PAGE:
Morgan Hill, CA (PRWEB) November 30, 2015
Coming tantalizingly close to a clean sweep, Velodyne LiDAR sensors were literally everywhere during the Intelligent Vehicle Future Challenge (IVFC) Nov. 16 in China’s Changshu city – an event showcasing autonomous vehicles in action. Fully 17 of 20 competitors relied on real time multi-channel 3D LiDAR sensors from industry leader Velodyne – and the top five finishers all used Velodyne’s groundbreaking HDL-64.
Inspired by the DARPA Challenge, the IVFC is now in its seventh year, combining a conference dedicated to self-driving vehicles and a competition along a varied 13-kilometer course. The IVFC, underwritten by the National Natural Science Foundation of China, aims to advance perceptions of the natural environment and decision-making for unmanned vehicle platforms. Wei Weng, Velodyne Director of Asia Sales, addressed that theme in his presentation to the future roboticists in attendance.
Among the field of 20 teams, drawn from universities and research entities with some corporate sponsorship, the Military Transportation University contingent again took first place. Hailing from Tianjin, China, the MTU team won for the second consecutive year using Velodyne’s HDL-64 as its core sensing technology. Although the HDL-64 sensor was the winning technology, Velodyne is working to provide similar functionality in a form factor and at a price suited to the automotive industry. The company is scheduled to deliver the new sensor to automotive OEMs in the first quarter of 2016.
Changshu city, Jiangsu Province, is home to an economic development zone created specifically to promote the automotive industry. The IVFC course included urban, off-road and highway settings, with teams offered the option of skipping the off-road setting. Vehicles were judged on “4S” -- safety, speed, “smartness” and smoothness. The 2015 contest added a new challenge: passing other vehicles, mirroring interest in automated driving lane change features beginning to take hold in the automotive industry.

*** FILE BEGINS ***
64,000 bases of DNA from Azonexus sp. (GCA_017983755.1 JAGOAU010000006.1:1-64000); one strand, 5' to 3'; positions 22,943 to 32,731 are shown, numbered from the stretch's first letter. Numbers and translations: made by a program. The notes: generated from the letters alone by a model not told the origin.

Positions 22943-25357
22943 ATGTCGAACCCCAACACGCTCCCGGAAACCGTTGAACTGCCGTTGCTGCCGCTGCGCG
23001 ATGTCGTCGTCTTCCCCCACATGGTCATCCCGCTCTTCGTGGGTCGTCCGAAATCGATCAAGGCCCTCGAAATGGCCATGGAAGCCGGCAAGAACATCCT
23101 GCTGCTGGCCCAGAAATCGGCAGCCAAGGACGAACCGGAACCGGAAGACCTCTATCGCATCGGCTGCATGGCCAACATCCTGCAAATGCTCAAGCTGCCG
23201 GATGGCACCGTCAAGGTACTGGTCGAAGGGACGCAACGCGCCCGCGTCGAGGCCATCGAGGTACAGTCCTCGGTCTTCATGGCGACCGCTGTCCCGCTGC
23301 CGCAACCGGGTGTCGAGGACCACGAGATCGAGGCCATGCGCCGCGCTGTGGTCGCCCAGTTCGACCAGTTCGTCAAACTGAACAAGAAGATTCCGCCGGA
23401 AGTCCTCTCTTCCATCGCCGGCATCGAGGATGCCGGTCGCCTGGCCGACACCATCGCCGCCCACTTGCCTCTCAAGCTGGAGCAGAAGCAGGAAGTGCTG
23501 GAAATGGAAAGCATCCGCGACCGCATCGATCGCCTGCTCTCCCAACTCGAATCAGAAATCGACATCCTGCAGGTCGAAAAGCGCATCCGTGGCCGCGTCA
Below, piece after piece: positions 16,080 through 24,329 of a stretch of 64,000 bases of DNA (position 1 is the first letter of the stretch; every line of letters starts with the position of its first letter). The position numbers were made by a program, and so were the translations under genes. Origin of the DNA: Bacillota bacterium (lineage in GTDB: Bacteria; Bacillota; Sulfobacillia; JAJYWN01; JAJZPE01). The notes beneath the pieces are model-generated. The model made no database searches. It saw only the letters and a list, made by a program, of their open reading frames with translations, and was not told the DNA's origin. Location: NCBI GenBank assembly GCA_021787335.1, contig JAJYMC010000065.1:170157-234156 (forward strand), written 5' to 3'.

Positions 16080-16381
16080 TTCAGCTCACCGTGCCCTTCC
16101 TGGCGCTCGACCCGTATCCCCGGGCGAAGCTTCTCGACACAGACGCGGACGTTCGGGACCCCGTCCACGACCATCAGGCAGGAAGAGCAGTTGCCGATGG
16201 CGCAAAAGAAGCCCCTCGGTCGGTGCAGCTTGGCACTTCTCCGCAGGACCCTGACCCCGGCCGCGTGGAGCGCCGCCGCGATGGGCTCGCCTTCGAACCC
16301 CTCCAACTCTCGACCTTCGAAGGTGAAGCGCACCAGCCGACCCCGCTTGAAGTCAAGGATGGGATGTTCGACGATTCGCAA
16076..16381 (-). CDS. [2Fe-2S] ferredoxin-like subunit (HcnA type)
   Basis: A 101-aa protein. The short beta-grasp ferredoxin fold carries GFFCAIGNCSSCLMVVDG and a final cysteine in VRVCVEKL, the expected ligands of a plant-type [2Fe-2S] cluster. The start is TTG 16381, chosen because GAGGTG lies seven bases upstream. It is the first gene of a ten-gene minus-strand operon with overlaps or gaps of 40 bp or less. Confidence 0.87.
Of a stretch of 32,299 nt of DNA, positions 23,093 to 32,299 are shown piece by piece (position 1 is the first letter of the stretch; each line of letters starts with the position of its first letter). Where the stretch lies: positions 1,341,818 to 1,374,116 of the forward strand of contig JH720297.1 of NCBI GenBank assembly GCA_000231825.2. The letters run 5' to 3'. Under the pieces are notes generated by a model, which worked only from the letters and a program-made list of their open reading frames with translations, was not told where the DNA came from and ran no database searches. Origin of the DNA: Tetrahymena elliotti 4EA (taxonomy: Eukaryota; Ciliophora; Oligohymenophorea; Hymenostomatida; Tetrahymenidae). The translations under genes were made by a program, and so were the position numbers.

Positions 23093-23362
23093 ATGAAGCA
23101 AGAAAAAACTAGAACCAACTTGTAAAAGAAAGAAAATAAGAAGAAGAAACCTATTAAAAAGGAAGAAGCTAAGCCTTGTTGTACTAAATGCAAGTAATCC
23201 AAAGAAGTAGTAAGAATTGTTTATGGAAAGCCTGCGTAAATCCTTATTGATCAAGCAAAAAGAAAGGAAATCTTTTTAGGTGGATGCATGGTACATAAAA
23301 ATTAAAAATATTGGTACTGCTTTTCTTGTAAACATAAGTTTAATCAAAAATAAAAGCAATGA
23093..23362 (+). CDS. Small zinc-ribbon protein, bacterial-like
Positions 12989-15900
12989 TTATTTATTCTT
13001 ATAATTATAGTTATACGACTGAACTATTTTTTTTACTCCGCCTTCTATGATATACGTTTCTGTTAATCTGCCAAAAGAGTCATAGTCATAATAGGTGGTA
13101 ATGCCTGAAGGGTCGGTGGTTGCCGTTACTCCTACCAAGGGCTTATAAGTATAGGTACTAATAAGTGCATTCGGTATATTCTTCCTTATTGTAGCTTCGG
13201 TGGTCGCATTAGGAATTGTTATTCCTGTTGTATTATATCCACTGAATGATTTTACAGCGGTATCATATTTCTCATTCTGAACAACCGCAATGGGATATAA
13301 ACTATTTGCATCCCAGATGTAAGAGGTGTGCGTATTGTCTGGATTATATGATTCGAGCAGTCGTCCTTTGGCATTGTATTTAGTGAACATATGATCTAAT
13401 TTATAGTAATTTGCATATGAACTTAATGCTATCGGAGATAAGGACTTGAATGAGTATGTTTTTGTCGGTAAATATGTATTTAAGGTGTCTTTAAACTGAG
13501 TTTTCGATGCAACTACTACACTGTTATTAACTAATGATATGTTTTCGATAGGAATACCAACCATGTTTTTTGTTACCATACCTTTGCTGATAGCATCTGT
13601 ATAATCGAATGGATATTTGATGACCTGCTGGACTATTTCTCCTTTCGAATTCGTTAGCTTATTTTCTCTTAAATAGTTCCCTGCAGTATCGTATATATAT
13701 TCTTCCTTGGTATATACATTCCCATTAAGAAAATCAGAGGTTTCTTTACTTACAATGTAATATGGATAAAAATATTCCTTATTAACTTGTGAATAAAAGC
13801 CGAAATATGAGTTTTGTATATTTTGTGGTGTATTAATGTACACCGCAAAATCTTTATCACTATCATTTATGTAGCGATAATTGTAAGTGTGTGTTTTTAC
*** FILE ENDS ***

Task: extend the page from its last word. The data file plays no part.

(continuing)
“For off-road settings, Velodyne LiDAR was the critical sensing technology to simultaneously localize, map and plan a path through the unstructured environment,” Weng said. “This grueling challenge put each LiDAR sensor in our product line -- the 16-channel VLP-16 LiDAR Puck and the 32-channel HDL-32E, as well as the HDL-64 – through a series of rigorous real-world tests. We’re delighted that the HDL-64 was able to assist the top five finishers in such a substantial way, and that Velodyne was able to contribute to the education and outcomes of a dozen other teams.”
About Velodyne LiDAR
Founded in 1983 and based in California’s Silicon Valley, Velodyne Acoustics, Inc. is a diversified technology company known worldwide for its high-performance audio equipment and real-time LiDAR sensors. The company’s LiDAR division evolved after founder/inventor David Hall competed in the 2004-05 DARPA Grand Challenge using stereovision technology. Based on his experience during this challenge, Hall recognized the limitations of stereovision and developed the HDL-64 high-resolution LiDAR sensor. Velodyne subsequently released its compact, lightweight HDL 32E sensor, available for many applications including UAVs, and the new VLP-16 LiDAR Puck, a 16-channel real-time LiDAR sensor that is both substantially smaller and dramatically less expensive than previous generation sensors. Market research firm Frost & Sullivan has honored the company and the VLP-16 with its 2015 North American Automotive ADAS (Advanced Driver Assistance System) Sensors Product Leadership Award. Since 2007, Velodyne’s LiDAR division has emerged as the leading developer, manufacturer and supplier of real-time LiDAR sensor technology used in a variety of commercial applications including autonomous vehicles, vehicle safety systems, 3D mobile mapping, 3D aerial mapping and security. For more information, visit http://www.velodynelidar.com. For the latest information on new products and to receive Velodyne’s newsletter, register here.